W + C: Would you recommend the Habitat for Humanity experience for others?
HP: Absolutely.  It’s travel with a purpose and you meet the most amazing people!
W + C: In which countries have you found the work of artisans particularly inspiring?   What are you generally drawn to when choosing someone to work with? 
HP: There are so many amazing traditional textiles in the world. I’m really drawn to African textiles for their color (or lack of) and simple geometric shapes and stripes.  Some of my current favorites are Kuba Cloth (from Congo), Aso Oke which is Nigerian strip weaving, and of course mud cloth from Mali.  My goal for Proud Mary is for it to be a global exploration of textiles and work with cultures/countries that are known for having a strong textile tradition.  When I first start working in a new country I will do the research, see whats possible and learn about their techniques.  From there I will take their techniques and put my own spin on them.  I’ll come up with an idea sometimes and they look at me like I’m crazy because it’s not traditionally what they do aesthetically, but that combination between my ideas and how the producer sees the project is what makes the products special.  I love that Proud Mary products are not so obviously ethnic and that you can’t always tell where it’s made.
When I’m looking to expand into a new country I will go through non profits and/or NGO’s that are working on the ground and know the situation with the different artisan groups.  There are a lot of organizations that do artisan capacity building, meaning they work with artisan groups and get them to a point that they are export ready.  They make sure the artisans have the capacity to produce in volume, have a bank account, can email, and properly pack and ship orders.  Proud Mary is so small and doesn’t have the resources to do this work ourselves so I have to depend on folks on the ground to act as a facilitator and connect the dots.
W + C: Are there any artisans/ cultures that you haven’t had a chance to work with but hope to in the future?
HP:I’m dying to work in South East Asia. Something is drawing me to the Phlippines. There is obviously a need there in terms of economic development  and their traditional textiles are stunning and fairly unknown which is exciting.
W + C: If you could go anywhere tomorrow, where would you go and why? 
HP: Mali. It has my heart.
W + C: What are your go-to travel items- what is always in your bag?
HP: A camera, scarf, notebook, and weleda chapstick.
W + C: Who or what defines your idea of true style?
HP: The most stylish people I know seem to have a uniform.   They know what works, what they feel good in, and own it with little regard to trends.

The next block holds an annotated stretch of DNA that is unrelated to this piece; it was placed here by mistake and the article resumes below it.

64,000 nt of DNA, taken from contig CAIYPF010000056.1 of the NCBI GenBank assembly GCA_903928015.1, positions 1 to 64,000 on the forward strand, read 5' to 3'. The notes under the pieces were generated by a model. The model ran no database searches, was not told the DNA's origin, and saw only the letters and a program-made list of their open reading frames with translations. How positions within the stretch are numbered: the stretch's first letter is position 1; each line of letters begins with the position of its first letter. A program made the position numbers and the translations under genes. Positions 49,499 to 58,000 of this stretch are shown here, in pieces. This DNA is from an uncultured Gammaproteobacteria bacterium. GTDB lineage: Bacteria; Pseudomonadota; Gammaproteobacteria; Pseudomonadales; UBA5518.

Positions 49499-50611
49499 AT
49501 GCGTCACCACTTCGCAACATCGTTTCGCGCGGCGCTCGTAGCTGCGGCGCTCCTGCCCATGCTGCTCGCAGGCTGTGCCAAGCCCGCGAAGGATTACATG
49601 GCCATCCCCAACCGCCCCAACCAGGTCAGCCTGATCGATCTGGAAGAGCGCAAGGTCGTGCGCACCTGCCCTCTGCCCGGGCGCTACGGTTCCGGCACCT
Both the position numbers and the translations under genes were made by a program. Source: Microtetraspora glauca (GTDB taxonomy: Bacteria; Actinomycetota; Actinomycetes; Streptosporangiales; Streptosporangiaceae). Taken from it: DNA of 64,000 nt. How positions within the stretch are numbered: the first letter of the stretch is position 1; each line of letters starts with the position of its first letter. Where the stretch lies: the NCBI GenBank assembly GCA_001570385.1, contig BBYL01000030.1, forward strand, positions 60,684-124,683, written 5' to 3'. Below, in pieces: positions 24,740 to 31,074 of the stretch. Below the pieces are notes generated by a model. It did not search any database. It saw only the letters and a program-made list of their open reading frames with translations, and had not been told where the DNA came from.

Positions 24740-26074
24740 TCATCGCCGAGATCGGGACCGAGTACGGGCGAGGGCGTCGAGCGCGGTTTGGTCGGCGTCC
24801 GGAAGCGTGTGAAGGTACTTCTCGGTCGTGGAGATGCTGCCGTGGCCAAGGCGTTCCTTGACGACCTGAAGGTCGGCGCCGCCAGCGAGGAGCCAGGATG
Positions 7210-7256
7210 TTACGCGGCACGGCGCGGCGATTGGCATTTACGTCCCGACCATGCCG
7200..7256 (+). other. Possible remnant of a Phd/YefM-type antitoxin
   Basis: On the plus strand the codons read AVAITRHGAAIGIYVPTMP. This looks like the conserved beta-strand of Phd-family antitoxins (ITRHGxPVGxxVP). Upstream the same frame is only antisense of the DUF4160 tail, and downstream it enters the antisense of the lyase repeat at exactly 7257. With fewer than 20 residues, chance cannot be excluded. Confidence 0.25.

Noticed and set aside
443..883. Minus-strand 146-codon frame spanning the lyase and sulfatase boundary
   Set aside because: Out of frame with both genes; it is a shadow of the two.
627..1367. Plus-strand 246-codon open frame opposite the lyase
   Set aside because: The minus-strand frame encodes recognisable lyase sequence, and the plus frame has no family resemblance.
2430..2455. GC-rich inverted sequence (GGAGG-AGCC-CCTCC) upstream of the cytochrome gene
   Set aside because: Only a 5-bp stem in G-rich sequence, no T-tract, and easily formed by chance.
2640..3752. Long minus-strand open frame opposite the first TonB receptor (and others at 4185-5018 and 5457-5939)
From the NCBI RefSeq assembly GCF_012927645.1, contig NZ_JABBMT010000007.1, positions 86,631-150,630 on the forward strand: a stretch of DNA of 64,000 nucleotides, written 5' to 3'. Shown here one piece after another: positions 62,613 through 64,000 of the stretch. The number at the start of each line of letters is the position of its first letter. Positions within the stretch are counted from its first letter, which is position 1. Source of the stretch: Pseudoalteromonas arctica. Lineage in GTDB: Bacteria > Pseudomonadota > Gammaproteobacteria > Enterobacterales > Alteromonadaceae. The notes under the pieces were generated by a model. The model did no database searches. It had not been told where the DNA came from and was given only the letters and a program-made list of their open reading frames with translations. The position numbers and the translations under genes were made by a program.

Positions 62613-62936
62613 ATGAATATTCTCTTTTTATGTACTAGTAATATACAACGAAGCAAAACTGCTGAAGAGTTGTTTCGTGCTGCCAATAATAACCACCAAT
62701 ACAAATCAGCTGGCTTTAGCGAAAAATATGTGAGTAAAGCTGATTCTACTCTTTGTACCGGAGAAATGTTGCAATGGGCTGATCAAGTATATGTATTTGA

W + C: THANK YOU Harper!
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full moon mix: the west is the best, baby


In honor of the big, beautiful full moon a couple days ago, my time in southwest Texas this past weekend, and my recent viewing of Terrence Malick’s Badlands

My “The West is Best, Baby” mix!!  A spacious and sometimes psychedelic soundtrack to the Western in my mind. Enjoy!



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Snapshot: Texas Hill Country


A snapshot from this past weekend on a quick trip to my home state.  I went on a hike with my mom and sister (families that hike together…) at Enchanted Rock near Fredericksburg, Texas.  This is a pic of one of the rock formations next to the famous granite dome.  It was a lush afternoon after a big rain– great news for a part of the state in a long drought.  This is what wikipedia says about this special place: “The Tonkawa, who inhabited the area in the 16th century, believed that ghost fires flickered at the top of the dome. In particular they heard unexplained creaking and groaning, which geologists attribute to the rock’s night-time contraction after being heated by the sun during the day. The name “Enchanted Rock” derives from Spanish and Anglo-Texan interpretations of such legends and related folklore; the name “Crying Rock” has also been given to the formation.”

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Snapshot: Santorini and Mykonos


Hi there, it’s been a while! I’ve been busy working, traveling, and developing new products and fun collaborations for the shop! Stay tuned on those…

Last month I was, however, in Greece for a work trip and got a couple snaps I thought I’d share.  The top is a crazy, red rock sunset in Santorini.  The second is a Wax + Cruz Cap appearance on the dock at the beautiful and stylish San Giorgio Hotel in Mykonos.  That hat is collab with my talented shibori artist  friend at Jilsu.  And the last was a lovely sunset on my last night in Mykonos…  I was in both places a short period of time, but I’d love to get back to Mykonos in particular to explore…